Has the US Supreme Court become too political?by Dahlia Lithwick / July 18, 2012 / Leave a comment
Published in August 2012 issue of Prospect Magazine
In June, the Supreme Court upheld President Obama’s healthcare reforms in a ruling that surprised conservatives and liberals
In June, in the days before the United States Supreme Court was to issue its landmark ruling on the constitutionality of President Barack Obama’s healthcare reform, the nation went insane with half-baked speculation. Everyone was certain that the sharply polarised court, under the stewardship of Chief Justice John Roberts, would deliver a sharply polarised verdict. There was much hand-wringing and gnashing of teeth, as the prospect of a politically motivated decision from the court highlighted the evaporating line between law and ideology.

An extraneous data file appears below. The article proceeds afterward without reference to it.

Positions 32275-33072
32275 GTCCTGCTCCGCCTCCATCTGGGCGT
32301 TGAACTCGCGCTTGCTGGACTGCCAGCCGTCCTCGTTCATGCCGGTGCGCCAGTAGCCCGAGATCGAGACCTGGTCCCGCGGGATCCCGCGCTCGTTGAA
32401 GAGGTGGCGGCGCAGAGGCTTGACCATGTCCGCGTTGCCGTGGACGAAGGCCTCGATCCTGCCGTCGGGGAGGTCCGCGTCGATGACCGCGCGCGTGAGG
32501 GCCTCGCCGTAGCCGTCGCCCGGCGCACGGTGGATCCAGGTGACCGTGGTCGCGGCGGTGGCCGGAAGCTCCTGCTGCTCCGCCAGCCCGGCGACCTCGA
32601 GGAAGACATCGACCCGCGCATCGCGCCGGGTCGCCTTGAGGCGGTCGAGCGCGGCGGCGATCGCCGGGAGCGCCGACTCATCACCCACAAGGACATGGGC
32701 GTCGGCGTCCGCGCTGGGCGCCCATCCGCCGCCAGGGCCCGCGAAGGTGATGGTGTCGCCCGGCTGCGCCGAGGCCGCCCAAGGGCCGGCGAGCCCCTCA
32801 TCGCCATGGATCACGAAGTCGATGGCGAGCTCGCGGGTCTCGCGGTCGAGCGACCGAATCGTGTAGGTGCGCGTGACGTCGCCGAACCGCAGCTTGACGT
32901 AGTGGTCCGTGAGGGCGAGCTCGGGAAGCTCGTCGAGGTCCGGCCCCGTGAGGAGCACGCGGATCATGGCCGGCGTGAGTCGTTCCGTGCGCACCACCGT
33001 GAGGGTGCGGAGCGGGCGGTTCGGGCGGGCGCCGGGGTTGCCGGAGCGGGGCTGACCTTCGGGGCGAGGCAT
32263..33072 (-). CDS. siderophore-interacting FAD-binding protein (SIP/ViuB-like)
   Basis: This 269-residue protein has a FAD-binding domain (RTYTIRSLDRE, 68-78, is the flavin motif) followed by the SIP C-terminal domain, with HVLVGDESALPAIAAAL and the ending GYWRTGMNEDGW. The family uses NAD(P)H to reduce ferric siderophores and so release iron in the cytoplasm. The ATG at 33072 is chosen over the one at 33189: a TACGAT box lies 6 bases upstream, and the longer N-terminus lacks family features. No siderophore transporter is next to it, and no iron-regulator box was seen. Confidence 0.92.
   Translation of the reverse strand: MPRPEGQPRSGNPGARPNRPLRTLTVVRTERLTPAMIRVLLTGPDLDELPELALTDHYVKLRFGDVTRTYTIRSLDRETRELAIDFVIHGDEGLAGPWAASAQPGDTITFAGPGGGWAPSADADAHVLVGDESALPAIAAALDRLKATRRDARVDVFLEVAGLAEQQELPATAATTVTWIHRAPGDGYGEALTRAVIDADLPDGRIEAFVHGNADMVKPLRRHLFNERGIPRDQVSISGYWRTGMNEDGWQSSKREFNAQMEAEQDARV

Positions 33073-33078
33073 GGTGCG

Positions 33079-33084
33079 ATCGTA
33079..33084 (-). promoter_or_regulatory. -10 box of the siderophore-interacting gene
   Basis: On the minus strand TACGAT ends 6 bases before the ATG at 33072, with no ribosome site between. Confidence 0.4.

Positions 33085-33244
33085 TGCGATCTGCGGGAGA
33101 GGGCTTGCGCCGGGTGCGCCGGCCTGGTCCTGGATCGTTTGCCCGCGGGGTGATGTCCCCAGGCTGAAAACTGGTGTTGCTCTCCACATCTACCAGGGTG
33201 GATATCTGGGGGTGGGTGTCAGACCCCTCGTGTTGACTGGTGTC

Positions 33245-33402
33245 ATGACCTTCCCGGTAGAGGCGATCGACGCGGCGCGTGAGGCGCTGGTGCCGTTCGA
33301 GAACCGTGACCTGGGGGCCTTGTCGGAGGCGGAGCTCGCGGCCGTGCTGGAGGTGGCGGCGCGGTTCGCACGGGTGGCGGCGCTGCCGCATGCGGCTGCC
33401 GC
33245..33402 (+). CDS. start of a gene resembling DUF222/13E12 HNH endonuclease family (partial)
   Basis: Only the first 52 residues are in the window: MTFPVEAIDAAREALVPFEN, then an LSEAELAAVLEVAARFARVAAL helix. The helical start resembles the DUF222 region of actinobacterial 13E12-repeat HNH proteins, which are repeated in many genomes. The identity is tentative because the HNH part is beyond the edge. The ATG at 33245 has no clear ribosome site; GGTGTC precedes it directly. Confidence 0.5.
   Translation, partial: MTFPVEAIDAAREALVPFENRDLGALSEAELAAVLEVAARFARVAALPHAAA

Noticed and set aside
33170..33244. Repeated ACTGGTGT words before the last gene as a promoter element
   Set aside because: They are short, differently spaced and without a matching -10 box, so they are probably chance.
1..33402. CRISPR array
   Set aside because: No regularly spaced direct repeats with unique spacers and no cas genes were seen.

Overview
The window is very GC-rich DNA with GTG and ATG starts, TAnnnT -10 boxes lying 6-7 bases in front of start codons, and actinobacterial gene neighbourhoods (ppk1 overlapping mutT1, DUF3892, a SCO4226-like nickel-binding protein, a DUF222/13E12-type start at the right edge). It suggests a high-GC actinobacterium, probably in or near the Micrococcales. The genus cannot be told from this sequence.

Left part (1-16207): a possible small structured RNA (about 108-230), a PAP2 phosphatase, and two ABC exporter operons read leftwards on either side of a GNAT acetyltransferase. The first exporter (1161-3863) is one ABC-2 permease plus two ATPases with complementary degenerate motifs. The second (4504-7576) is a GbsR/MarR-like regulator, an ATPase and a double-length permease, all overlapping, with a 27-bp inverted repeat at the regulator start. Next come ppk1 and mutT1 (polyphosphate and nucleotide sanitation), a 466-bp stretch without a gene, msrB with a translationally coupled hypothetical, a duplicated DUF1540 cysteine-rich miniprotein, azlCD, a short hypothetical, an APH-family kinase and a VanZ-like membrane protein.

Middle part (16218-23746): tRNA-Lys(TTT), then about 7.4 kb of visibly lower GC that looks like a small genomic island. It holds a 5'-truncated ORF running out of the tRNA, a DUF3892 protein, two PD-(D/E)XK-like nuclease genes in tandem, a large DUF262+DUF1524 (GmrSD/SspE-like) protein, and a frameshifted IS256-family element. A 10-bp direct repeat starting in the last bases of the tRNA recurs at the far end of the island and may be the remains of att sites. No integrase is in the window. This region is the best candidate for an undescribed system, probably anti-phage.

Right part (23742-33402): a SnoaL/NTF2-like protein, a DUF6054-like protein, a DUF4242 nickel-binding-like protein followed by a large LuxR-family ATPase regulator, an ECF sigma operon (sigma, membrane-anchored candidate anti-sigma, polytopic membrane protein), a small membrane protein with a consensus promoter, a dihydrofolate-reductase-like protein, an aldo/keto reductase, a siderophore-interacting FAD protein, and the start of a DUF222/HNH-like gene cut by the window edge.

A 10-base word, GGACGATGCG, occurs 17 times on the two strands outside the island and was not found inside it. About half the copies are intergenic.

In theory, the job of the Supreme Court, whose nine lifetime-appointee justices are supposed to be impartial, is to ensure that the President and Congress act within the limits outlined in the US Constitution. On right and left Americans now worried publicly about the wisdom of turning over vital matters of public policy—including the sprawling healthcare legislation which was the fruit of the greatest battle of Obama’s first term—to an institution that has come to sound more and more like an enraged local school board.